Faces on the brain

The human brain is an amazing machine. It takes in vast amounts of data – sight, sound, smell, and more – crunches through it, and within a fraction of a second makes enough sense of it that we don’t (usually) wind up walking off a cliff or tasting colors.

But it evolved haphazardly over millions of years, constructed like a piece of complex software some half-trained programmer has been wedging subroutines in by force. That means the wiring doesn’t always work as advertised, and our brains can be fooled.

This can result in optical illusions, and one my favorite kind falls under the category of pareidolia: seeing faces or other familiar objects in random (or semirandom) patterns.

We’ve all experienced it: who hasn’t looked at clouds and seen a face, a bird, or even (seriously) a fist? It’s easy and fun to do, and a nice way to pass a lovely afternoon.

Of course, it’s also easy to get carried away. Seeing a member of The Fantastic Four in a supernova remnant is one thing, but when a believer sees a religious icon, it can be hard to dissuade them from the idea it’s divine intervention – even when to someone else (me!) it looks like the singer from Supertramp. Heck, I was once haunted by Lenin in my own bathroom!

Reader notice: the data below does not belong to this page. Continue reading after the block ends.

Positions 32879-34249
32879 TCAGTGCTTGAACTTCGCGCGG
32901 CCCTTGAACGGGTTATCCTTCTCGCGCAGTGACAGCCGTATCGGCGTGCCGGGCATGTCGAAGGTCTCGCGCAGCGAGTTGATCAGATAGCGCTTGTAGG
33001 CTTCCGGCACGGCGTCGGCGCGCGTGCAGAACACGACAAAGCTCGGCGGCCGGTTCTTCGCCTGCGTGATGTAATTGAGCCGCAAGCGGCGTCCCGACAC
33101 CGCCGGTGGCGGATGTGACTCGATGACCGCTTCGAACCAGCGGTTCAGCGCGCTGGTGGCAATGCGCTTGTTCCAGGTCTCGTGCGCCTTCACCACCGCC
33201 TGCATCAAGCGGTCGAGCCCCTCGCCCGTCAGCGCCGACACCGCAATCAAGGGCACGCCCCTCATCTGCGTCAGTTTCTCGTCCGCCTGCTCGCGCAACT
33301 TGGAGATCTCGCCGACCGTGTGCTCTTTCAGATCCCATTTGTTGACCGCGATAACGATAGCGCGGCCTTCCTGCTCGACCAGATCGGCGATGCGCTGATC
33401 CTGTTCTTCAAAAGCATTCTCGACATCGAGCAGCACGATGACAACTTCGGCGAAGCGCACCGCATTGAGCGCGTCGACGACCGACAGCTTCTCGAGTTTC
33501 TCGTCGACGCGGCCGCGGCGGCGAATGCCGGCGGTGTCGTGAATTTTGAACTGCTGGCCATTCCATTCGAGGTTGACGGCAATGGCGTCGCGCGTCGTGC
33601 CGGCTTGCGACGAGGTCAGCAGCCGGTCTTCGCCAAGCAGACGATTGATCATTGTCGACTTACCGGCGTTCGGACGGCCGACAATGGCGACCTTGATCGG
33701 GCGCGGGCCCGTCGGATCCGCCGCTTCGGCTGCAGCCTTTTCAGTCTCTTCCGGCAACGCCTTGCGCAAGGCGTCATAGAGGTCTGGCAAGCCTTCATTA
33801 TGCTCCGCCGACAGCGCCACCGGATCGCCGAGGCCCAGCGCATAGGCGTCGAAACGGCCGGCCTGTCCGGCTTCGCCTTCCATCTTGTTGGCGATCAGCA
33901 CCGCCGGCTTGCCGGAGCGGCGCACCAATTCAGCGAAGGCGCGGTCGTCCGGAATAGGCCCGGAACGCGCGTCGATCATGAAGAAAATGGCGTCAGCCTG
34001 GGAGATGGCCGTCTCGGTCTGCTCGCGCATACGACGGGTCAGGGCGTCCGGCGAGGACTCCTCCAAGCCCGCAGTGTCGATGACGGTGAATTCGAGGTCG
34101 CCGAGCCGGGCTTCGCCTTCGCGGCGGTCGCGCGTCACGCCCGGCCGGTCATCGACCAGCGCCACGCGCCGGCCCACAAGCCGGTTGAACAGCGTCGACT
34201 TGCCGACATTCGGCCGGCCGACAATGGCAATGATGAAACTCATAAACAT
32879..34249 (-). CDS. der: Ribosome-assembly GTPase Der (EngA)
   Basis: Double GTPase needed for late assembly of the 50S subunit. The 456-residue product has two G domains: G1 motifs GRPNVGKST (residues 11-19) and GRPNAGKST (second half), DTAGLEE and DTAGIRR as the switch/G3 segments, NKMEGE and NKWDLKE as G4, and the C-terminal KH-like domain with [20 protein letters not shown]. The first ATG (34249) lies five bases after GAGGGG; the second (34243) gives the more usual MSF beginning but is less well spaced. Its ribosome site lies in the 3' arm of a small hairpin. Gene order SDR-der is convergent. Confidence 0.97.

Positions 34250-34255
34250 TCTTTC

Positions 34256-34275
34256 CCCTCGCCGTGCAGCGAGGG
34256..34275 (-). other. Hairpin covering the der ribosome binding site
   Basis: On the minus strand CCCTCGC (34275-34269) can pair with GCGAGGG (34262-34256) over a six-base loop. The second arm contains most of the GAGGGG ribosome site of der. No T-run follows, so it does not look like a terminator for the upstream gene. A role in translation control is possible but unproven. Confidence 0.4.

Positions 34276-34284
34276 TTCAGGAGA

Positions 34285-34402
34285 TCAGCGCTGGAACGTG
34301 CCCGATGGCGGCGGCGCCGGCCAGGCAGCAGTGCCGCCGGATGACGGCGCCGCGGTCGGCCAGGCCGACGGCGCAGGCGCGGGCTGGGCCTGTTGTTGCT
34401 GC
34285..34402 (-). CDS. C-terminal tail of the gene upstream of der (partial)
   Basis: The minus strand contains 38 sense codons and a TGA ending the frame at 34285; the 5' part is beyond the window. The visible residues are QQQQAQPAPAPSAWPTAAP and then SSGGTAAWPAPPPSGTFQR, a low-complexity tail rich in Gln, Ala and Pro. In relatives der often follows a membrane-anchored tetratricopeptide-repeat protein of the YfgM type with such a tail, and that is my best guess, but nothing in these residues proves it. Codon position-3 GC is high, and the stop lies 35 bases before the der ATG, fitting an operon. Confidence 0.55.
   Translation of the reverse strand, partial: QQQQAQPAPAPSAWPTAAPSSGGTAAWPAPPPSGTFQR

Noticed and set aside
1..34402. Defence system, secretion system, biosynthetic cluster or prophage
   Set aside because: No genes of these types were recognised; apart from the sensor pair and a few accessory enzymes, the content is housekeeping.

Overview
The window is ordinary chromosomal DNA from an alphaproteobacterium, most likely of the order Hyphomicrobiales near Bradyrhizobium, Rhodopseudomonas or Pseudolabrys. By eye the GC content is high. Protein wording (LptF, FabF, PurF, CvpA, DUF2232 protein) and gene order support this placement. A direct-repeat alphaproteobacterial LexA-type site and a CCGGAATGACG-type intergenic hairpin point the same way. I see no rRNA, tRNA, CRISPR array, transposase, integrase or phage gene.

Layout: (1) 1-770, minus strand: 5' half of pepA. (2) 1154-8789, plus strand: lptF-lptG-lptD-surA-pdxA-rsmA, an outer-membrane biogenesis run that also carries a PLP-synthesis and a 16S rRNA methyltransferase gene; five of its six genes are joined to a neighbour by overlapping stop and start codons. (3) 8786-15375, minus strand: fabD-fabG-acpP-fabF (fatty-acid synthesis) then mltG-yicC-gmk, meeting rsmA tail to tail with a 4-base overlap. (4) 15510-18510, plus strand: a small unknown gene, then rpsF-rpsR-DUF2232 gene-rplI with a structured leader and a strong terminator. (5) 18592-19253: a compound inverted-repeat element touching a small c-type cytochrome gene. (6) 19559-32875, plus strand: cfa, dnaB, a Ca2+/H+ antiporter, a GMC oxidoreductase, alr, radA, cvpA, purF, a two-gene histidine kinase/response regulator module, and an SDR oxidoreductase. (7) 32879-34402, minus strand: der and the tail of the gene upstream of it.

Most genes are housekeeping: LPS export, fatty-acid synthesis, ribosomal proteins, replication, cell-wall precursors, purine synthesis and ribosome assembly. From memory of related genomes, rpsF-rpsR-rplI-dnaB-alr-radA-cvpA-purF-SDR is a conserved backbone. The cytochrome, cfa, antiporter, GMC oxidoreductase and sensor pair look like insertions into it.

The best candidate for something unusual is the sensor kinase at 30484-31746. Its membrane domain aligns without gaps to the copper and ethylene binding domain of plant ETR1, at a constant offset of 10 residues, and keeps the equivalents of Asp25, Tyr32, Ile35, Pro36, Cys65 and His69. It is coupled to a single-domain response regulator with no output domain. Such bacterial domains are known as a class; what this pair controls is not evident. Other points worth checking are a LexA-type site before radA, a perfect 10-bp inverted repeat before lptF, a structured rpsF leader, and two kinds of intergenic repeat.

Our brains are hardwired to see faces; it’s how we recognize someone as being family, a friend, or a stranger. It’s such a strong survival instinct that it can be hard to not see faces. Especially when you’re searching for craters!

My favorite example of these is the Martian crater Galle – the smiley face on Mars! It even looks like it’s winking. And it looks a lot more like a face than the original “Face” on Mars.

In fact, once you start seeing faces, it’s hard to stop! And not just human faces, either. I’ve seen Patrick from Spongebob Squarepants on Mars, the Star Trek, Borg Queen on Mercury, and of course proof that NASA is Mickey Mouse organization.

So if you use Moon Mappers to investigate the lunar surface, marking craters and boulders and other natural formations, be aware of just how easy for your brain to be fooled. You have to fight the urge to think it’s real… and I know how hard that fight can be. But c’mon. It’s not like battling a dragon or anything.

[If you do happen to see a crater that bears an uncanny resemblance to something else, make sure you tag it and discuss it in the Moon Mappers forum!]


Phil Plait is an astronomer and author who writes the Bad Astronomy Blog. He thinks pareidolia rocks.

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